Manchester City referred to UEFA body after financial fair play investigation


Investigators from European football’s governing body met Thursday and UEFA confirmed Chief Investigator Yves Leterme had submitted his recommendation.

The New York Times reported Monday that investigators would recommend a season-long ban from the Champions League but Leterme’s recommendation has not been made public.

City, who has strenuously denied any financial wrongdoing, has criticized the investigatory process saying it is: “disappointed, but regrettably not surprised, by the sudden announcement of the referral to be made by the CFCB IC Chief Investigator Yves Leterme.”

“The leaks to media over the last week are indicative of the process that has been overseen by Mr. Leterme,” added the statement.

“Manchester City is entirely confident of a positive outcome when the matter is considered by an independent judicial body.

“The decision contains mistakes, misinterpretations and confusions fundamentally borne out of a basic lack of due process and there remain significant unresolved matters raised by Manchester City FC as part of what the Club has found to be a wholly unsatisfactory, curtailed, and hostile process.”

Manchester City was "disappointed" after it was referred to UEFA's club financial control body adjudicatory chamber.

UEFA has been investigating the club for possible breaches of its Financial Fair Play (FFP) regulations since leaked files were reported by Der Spiegel.

FFP rules are supposed to stop clubs from getting into unmanageable debt or allowing wealthy benefactors to give top teams an unfair advantage.

Der Spiegel cited club documents gathered by the independent Football Leaks investigative project, which the German publication says show the club inflated sponsor fees when the club spent more than expected.

These types of sponsorship deals allowed the club to circumvent UEFA’s financial rules designed to create a more level playing field, according to Der Spiegel.

CNN has not seen the documents referred to in reports from Der Siegel, which was first to report the accusations of financial improprieties.

Manchester city owner Sheikh Mansour bin Zayed Al Nahyan looks on during his club's match against Liverpool in 2010.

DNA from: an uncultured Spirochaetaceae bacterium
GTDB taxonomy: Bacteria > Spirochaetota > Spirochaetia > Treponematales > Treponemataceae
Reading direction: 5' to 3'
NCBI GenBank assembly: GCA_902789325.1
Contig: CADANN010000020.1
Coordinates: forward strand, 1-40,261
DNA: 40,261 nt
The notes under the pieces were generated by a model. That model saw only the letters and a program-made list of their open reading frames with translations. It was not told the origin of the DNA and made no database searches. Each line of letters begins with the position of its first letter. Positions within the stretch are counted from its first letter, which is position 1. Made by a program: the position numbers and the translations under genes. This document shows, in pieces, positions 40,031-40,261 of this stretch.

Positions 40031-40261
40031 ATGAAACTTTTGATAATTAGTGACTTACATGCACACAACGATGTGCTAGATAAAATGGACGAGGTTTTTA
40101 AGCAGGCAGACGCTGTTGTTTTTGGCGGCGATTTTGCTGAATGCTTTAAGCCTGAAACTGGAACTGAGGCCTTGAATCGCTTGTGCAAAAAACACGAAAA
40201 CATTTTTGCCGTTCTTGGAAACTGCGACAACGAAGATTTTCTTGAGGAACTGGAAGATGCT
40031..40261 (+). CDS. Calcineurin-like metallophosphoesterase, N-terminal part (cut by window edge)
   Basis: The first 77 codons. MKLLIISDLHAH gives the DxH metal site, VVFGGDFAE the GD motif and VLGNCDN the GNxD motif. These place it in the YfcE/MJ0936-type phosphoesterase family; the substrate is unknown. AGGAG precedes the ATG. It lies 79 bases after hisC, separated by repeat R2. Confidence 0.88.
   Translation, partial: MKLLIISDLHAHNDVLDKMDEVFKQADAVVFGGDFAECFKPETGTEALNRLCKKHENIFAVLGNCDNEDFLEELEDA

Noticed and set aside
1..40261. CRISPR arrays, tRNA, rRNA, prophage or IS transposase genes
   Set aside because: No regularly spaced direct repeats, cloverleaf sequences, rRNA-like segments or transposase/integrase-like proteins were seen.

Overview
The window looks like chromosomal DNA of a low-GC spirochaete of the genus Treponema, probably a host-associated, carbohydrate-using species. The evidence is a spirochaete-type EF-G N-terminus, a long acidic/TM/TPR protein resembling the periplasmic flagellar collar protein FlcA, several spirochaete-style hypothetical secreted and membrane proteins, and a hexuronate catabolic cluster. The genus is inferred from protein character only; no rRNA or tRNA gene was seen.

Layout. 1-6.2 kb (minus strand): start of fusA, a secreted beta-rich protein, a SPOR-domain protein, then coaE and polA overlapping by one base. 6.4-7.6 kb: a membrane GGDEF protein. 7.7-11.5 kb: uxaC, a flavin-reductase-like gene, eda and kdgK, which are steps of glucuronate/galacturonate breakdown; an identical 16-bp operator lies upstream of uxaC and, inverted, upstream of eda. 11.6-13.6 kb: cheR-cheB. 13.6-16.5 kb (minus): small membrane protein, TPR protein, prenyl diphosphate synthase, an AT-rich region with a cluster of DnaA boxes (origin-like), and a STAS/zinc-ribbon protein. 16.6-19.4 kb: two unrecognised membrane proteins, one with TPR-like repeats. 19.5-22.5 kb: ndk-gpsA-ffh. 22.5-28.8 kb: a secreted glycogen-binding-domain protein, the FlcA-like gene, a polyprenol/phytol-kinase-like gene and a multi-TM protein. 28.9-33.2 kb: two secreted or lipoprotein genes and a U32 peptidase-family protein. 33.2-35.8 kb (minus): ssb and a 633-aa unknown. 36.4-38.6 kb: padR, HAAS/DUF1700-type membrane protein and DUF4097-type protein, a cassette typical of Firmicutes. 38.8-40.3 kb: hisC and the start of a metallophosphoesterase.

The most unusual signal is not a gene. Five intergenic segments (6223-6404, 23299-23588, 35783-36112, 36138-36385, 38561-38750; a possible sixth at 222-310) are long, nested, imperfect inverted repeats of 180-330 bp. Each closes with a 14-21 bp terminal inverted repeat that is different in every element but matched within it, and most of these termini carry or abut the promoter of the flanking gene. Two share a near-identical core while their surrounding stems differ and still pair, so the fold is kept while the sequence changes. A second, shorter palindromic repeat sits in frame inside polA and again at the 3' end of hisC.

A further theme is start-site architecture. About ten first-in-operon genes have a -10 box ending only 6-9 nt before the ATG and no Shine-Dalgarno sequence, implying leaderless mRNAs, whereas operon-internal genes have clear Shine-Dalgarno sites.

The Emirati royal Sheikh Mansour bin Zayed al Nahyan’s investment company Abu Dhabi United Group owns Manchester City.

Etihad Airways, the flag carrier of the Emirates, is the club’s shirt sponsor and has naming rights for its stadium.

But Der Spiegel, citing club documents, alleged the airline financed only part of the sponsorship deal, with ADUG coming up with the rest.

The club also allegedly concealed a player investment fund, which would allow the club to hold equity in promising players — so-called “third-party ownership (TPO) — by using a company in the Cayman Islands, the newspaper reported.

This is a practice banned by UEFA and the Premier League.

Manchester City celebrated retaining the English Premier League this season.

Champions League dream

The Champions League, Europe’s flagship competition, is hugely prestigious — and lucrative. Lifting the trophy — something that has eluded City thus far — is estimated to earn the winning club over $90 million.

City won a consecutive English Premier League title on Sunday, beating Liverpool to the top spot by just one point. It is now looking to complete a domestic treble at the FA Cup final against Watford on Saturday.

However, Pep Guardiola’s side could only reach the quarterfinal stage of the Champions League this year before being knocked out by Tottenham Hotspur.

The top four teams from the EPL qualify for the following season’s Champions League; a competition City has been in every year since the 2010/11 season.

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